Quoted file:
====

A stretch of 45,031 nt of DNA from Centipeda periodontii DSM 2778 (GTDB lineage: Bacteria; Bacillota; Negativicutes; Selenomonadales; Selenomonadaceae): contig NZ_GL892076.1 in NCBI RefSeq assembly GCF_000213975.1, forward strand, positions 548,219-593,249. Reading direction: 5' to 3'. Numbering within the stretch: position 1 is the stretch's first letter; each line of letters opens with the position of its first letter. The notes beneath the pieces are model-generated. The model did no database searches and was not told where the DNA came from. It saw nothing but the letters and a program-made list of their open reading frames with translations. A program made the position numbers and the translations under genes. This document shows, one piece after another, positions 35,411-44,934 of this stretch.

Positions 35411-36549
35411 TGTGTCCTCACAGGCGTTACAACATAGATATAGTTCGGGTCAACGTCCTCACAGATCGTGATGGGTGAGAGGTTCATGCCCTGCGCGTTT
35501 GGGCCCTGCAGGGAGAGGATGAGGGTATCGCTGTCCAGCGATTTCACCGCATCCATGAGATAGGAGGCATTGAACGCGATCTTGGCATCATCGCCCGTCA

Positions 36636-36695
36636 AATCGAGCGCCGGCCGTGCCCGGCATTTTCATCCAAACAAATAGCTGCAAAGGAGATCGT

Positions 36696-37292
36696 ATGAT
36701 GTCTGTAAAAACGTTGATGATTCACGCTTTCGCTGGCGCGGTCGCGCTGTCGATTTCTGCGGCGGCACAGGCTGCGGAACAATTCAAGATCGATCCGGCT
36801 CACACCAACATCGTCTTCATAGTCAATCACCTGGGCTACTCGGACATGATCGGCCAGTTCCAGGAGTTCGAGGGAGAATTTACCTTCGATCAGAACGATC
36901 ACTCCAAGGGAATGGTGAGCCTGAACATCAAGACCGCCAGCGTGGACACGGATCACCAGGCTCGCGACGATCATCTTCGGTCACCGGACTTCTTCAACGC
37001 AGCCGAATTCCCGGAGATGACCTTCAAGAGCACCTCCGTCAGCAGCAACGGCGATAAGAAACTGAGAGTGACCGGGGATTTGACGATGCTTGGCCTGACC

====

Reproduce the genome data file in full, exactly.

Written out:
A stretch of 45,031 nt of DNA from Centipeda periodontii DSM 2778 (GTDB lineage: Bacteria; Bacillota; Negativicutes; Selenomonadales; Selenomonadaceae): contig NZ_GL892076.1 in NCBI RefSeq assembly GCF_000213975.1, forward strand, positions 548,219-593,249. Reading direction: 5' to 3'. Numbering within the stretch: position 1 is the stretch's first letter; each line of letters opens with the position of its first letter. The notes beneath the pieces are model-generated. The model did no database searches and was not told where the DNA came from. It saw nothing but the letters and a program-made list of their open reading frames with translations. A program made the position numbers and the translations under genes. This document shows, one piece after another, positions 35,411-44,934 of this stretch.

Positions 35411-36549
35411 TGTGTCCTCACAGGCGTTACAACATAGATATAGTTCGGGTCAACGTCCTCACAGATCGTGATGGGTGAGAGGTTCATGCCCTGCGCGTTT
35501 GGGCCCTGCAGGGAGAGGATGAGGGTATCGCTGTCCAGCGATTTCACCGCATCCATGAGATAGGAGGCATTGAACGCGATCTTGGCATCATCGCCCGTCA

Positions 36636-36695
36636 AATCGAGCGCCGGCCGTGCCCGGCATTTTCATCCAAACAAATAGCTGCAAAGGAGATCGT

Positions 36696-37292
36696 ATGAT
36701 GTCTGTAAAAACGTTGATGATTCACGCTTTCGCTGGCGCGGTCGCGCTGTCGATTTCTGCGGCGGCACAGGCTGCGGAACAATTCAAGATCGATCCGGCT
36801 CACACCAACATCGTCTTCATAGTCAATCACCTGGGCTACTCGGACATGATCGGCCAGTTCCAGGAGTTCGAGGGAGAATTTACCTTCGATCAGAACGATC
36901 ACTCCAAGGGAATGGTGAGCCTGAACATCAAGACCGCCAGCGTGGACACGGATCACCAGGCTCGCGACGATCATCTTCGGTCACCGGACTTCTTCAACGC
37001 AGCCGAATTCCCGGAGATGACCTTCAAGAGCACCTCCGTCAGCAGCAACGGCGATAAGAAACTGAGAGTGACCGGGGATTTGACGATGCTTGGCCTGACC